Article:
The North Korean minister who traveled to New York for talks last week said he was satisfied with the outcome and called for more discussions on resuming a stalled nuclear forum, a report said Wednesday.
First vice foreign minister Kim Kye-Gwan held talks in New York with U.S. officials led by the U.S. special envoy on North Korea, Stephen Bosworth, last Thursday and Friday in the first high-level bilateral contact since 2009.
"I am satisfied with talks this time ... (and) will continue the dialogues down the road," South Korea's Yonhap news agency quoted him as saying in New York before leaving for Beijing en route to Pyongyang.
Kim called for "more bilateral talks" before resuming the six-party forum on North Korea's nuclear program which has been deadlocked for more than two years, Yonhap said.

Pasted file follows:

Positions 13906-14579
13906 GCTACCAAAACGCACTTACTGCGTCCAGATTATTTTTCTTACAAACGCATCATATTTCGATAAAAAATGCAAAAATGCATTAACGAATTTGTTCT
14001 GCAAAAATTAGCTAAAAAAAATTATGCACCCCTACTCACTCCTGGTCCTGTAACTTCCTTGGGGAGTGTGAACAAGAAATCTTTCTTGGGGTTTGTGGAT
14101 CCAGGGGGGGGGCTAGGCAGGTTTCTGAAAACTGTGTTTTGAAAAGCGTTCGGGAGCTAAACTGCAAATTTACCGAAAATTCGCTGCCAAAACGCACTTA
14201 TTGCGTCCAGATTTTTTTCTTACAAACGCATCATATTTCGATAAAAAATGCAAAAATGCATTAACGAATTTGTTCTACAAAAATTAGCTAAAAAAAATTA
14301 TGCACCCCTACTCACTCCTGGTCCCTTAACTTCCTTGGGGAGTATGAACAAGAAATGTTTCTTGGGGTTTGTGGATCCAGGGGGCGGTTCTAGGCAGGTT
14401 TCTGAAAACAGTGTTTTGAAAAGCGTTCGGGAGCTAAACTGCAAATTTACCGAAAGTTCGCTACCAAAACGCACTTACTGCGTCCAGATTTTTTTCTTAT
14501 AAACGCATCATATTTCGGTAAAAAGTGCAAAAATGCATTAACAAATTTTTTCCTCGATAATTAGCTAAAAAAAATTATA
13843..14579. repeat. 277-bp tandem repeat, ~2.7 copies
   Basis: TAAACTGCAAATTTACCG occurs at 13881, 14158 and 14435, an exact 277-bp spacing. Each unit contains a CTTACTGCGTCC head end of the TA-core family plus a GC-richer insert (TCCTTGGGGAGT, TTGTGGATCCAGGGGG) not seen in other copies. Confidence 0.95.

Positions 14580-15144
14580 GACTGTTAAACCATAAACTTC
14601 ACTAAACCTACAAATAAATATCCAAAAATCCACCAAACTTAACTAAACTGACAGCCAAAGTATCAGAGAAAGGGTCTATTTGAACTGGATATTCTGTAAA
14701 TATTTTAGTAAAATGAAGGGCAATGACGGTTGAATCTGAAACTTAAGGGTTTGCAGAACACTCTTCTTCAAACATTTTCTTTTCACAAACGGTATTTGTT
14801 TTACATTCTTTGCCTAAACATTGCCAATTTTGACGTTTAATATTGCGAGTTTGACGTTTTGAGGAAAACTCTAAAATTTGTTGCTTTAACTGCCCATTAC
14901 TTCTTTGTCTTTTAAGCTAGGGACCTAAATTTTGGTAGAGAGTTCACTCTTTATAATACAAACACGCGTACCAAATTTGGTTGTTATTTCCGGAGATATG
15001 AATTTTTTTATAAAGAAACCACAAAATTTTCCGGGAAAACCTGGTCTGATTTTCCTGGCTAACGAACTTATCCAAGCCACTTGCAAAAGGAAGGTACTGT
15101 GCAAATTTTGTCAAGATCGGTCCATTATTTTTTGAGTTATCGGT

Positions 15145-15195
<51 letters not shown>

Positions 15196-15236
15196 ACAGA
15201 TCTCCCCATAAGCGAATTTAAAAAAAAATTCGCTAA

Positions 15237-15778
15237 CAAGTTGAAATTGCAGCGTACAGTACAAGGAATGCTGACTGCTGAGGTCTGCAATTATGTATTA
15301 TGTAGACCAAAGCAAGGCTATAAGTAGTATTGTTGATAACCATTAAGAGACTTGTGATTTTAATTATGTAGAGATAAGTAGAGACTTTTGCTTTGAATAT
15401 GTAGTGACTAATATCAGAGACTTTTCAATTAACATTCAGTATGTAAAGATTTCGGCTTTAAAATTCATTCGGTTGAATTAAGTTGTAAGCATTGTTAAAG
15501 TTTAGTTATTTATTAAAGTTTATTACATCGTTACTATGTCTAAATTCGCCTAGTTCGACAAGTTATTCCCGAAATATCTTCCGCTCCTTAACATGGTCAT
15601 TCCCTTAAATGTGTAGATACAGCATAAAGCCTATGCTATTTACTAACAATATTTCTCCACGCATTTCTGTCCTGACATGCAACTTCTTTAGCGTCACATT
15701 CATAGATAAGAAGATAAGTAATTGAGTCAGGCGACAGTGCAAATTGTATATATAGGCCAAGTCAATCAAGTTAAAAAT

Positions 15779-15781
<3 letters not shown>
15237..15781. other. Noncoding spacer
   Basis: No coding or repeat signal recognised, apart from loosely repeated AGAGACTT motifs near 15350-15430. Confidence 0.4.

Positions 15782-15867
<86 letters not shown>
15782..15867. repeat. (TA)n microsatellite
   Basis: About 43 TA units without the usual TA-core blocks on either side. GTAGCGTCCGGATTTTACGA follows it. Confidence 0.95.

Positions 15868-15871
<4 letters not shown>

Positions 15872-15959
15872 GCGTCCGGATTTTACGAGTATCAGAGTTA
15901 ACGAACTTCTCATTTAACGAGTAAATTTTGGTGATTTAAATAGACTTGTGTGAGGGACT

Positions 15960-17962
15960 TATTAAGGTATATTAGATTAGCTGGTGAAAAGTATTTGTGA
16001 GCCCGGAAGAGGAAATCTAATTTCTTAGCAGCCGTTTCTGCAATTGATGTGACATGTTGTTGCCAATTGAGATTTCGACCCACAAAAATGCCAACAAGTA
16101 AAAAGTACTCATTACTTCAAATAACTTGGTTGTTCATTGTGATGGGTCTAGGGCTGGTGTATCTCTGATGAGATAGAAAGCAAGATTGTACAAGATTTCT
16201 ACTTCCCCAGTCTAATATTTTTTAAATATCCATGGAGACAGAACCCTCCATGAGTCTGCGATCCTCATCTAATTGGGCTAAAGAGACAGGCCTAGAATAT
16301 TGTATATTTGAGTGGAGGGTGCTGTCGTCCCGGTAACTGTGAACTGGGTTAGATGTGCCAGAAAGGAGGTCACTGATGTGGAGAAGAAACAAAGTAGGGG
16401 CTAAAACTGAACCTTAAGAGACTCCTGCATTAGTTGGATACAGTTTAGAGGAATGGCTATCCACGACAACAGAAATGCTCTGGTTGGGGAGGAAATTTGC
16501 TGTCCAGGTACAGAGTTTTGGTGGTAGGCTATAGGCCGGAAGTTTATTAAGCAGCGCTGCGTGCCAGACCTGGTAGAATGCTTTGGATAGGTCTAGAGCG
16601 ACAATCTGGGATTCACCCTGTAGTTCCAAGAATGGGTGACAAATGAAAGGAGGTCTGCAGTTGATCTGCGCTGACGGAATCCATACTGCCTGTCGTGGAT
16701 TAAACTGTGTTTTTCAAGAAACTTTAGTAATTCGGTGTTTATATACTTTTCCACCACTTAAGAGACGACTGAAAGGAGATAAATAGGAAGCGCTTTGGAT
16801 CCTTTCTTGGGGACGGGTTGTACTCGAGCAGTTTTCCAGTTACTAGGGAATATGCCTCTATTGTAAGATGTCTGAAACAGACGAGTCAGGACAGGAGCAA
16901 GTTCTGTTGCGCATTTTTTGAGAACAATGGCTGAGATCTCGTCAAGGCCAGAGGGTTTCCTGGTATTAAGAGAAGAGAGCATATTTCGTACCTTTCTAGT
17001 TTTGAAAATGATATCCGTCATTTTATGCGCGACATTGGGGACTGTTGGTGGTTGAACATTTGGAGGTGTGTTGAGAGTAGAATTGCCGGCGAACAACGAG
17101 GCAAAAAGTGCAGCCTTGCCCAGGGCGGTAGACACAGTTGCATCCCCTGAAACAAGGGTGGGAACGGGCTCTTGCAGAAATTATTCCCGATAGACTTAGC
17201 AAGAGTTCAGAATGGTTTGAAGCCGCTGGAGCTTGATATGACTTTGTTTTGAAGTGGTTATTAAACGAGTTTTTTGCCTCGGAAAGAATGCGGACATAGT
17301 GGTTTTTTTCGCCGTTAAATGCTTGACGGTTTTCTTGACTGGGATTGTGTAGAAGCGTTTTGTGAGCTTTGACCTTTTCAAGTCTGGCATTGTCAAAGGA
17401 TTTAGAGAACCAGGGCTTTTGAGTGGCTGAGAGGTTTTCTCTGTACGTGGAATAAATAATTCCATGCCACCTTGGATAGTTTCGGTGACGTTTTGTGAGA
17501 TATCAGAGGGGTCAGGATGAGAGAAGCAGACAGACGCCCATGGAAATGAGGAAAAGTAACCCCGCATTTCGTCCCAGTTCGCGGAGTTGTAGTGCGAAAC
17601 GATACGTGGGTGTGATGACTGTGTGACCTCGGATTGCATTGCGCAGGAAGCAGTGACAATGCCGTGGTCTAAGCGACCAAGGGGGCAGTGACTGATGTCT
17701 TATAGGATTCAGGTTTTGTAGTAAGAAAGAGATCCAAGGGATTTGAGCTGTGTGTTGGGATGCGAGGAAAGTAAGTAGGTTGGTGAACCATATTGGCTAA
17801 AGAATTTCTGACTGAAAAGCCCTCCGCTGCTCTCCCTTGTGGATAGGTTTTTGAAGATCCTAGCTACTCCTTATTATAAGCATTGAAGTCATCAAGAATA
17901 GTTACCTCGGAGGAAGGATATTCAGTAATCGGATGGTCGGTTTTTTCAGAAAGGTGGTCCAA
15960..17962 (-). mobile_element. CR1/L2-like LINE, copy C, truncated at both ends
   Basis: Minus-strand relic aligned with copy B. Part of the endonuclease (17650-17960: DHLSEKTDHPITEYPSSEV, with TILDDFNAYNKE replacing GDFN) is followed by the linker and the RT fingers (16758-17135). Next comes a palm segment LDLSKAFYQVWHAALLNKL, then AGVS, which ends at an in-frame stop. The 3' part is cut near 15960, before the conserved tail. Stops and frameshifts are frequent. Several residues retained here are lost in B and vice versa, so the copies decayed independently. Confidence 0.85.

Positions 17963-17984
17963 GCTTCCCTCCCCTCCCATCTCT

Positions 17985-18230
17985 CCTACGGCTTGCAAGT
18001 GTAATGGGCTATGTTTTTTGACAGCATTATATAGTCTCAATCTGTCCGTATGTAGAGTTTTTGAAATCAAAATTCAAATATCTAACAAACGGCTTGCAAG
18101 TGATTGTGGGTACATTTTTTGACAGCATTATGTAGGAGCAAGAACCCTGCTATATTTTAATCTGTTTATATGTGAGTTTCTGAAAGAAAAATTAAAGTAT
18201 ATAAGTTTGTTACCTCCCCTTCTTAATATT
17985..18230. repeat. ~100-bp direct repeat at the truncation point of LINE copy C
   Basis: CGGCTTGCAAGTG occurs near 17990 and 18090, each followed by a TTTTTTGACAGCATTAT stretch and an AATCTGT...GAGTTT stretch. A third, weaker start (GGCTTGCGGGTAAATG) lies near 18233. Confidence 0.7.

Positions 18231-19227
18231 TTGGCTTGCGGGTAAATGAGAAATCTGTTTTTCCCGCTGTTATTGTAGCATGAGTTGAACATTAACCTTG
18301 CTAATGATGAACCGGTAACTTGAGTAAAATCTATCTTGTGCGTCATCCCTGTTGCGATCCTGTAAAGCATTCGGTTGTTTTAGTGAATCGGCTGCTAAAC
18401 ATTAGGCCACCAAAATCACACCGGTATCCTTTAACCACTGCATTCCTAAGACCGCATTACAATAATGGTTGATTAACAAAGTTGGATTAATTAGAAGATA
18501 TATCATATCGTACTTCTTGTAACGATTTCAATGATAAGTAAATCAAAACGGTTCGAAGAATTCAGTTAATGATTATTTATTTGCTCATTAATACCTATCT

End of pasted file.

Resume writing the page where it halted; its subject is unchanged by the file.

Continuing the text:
The North's foreign ministry said on Monday the New York talks were "sincere and constructive" and that Pyongyang and Washington had agreed to hold further dialogues.
Kim also reiterated the communist state's claim that its controversial uranium enrichment program disclosed last November was a peaceful energy project, Yonhap said.
Experts say it could easily be reconfigured to produce weapons-grade uranium to augment the country's plutonium stockpile.
The six-party nuclear disarmament talks on the North, grouping two Koreas, U.S., Japan, China and Russia, have been at a standstill since last meeting in December 2008.
Pyongyang stormed out of negotiations in April 2009 and conducted its second nuclear test a month later.
The communist country has repeatedly expressed a desire to go back, but the U.S. urged it to show more sincerity and mend ties with the South first.
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